ENTERTAINMENT
By Donna M. Owens and For The Baltimore Sun | July 22, 2014
It's a Wednesday evening at the Pop Physique studio in downtown Baltimore, and a dozen women -- most clad in leggings, T-shirts and socks -- are rotating their hips while trying to hold an exercise ball between their thighs.   "Great job, guys!" says instructor Smithy Onattu, directing her students via a headset as a playlist with songs such as Lana Del Rey's "Florida Kilos" and "Tumblr Girls" by rapper G-Eazy pumps through the art-filled space. Over the course of an hour, the group will tackle a series of exercises: planks and push-ups, plies and other ballet moves.
NEWS
June 7, 2006
On June 4, 2006, NANCY A., beloved daughter of the late Merle and William Stephens; beloved sister of Frances Razmus and her husband J. Andrew Razmus; aunt of Kathleen, David and Stephen Razmus. Also survived by many friends. Friends may call at the THOMAS J. SKARDA FUNERAL HOME, 2829 Hudson Street (Corner of Linwood Avenue) on Friday 3 to 5 and 7 to 9 P.M. Services will be held Episcopal Cathedral of the Incarnation, University Parkway and Charles Street on Saturday at 11 A.M. In lieu flowers contributions may be made to the Nancy Stephen's Student Fund, c/o The Dept.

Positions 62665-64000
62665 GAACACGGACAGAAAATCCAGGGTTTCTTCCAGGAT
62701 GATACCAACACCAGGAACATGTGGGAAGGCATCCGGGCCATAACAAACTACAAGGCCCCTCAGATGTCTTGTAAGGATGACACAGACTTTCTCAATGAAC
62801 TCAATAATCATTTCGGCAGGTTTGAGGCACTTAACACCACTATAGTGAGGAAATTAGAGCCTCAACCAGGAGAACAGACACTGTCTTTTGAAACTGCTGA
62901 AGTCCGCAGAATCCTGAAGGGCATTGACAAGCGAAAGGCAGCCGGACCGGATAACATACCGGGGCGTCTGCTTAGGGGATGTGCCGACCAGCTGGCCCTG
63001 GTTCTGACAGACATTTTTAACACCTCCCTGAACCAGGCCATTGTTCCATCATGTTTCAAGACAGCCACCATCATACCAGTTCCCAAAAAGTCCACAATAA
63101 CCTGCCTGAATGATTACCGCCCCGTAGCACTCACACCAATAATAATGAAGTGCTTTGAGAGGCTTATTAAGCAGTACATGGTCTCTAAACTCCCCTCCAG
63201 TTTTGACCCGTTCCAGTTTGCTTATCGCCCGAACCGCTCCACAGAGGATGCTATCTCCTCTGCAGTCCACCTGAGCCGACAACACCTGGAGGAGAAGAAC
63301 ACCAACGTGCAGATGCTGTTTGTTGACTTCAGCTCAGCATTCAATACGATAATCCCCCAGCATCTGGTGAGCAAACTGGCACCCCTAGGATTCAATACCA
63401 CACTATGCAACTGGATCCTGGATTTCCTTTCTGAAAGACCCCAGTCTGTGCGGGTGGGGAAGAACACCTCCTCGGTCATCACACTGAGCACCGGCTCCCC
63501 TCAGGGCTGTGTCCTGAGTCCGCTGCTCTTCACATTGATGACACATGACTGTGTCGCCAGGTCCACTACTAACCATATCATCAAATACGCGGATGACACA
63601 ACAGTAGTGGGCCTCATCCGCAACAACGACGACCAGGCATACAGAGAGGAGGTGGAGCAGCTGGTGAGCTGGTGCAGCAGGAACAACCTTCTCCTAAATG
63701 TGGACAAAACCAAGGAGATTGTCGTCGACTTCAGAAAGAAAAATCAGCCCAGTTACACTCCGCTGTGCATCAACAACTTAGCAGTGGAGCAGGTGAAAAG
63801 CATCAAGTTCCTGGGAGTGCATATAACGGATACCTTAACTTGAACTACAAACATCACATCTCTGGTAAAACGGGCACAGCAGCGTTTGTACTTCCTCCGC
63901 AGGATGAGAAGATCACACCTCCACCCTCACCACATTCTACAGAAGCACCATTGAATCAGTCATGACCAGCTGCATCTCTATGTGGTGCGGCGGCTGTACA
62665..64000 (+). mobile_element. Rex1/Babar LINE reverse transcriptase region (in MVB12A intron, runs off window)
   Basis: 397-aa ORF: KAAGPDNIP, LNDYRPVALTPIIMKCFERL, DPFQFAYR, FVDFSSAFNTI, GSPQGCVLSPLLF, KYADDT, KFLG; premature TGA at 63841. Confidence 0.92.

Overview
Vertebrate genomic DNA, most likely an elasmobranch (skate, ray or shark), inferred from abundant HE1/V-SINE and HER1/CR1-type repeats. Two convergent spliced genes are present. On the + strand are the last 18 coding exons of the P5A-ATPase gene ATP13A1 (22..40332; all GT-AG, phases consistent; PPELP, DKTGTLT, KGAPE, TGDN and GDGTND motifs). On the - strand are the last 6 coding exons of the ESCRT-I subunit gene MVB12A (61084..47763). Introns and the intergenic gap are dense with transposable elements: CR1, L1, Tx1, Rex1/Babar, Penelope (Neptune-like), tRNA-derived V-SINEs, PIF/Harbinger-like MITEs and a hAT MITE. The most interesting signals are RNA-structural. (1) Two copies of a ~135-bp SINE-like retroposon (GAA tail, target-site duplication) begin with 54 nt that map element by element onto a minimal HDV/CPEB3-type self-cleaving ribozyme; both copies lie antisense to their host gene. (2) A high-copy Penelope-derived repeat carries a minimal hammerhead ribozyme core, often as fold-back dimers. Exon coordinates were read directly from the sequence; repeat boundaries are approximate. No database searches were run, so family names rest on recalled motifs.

NEWS
November 10, 2011
Many thanks to Jay Hancock for his interesting article about the Justice Department accusing Kernan Hospital of fraud in presenting a diagnosis of kwashiorkor in the billing for a number of patients ("Feds charge fraud in Kernan diagnoses," Nov. 8). I find it hard to believe that any medical personnel would be so stupid as to bill for patients with a wildly unlikely diagnosis of kwashiorkor. It seems more likely that a billing clerk entered an erroneous ICD (international classification of disease)
NEWS
September 28, 2013
Soroptimist International of Howard County will host a fall meeting of South Atlantic Region Soroptimists, Saturday, Oct. 5 at the Sheraton Hotel, in Columbia. Clubs from Maryland, Virginia and West Virginia will be in attendance, and members will receive updates on national programs, attend regional workshops and share program ideas. Featured speaker will be Rick Santos, President/CEO of IMA World Health, which sponsors many programs in developing countries. Santos will provide information on the impact of the Soroptimist partnership to improve the health of women and girls in their varied programs.
NEWS
By Marina Sarris and Marina Sarris,Evening Sun Staff | May 24, 1991
War-ravaged Kuwait has enough medical supplies for its hospitals, but it suffers from a "terrible shortage" of nurses and medical technicians, according to a visiting Maryland health official.State Health Secretary Nelson J. Sabatini yesterday described the conditions observed by a team of 38 Maryland physicians and health-care workers who traveled to Kuwait to provide medical assistance.Sabatini and Dr. James A. D'Orta, who chairs the Maryland International Health Task Force Inc., spoke by phone from Kuwait yesterday with reporters in Baltimore.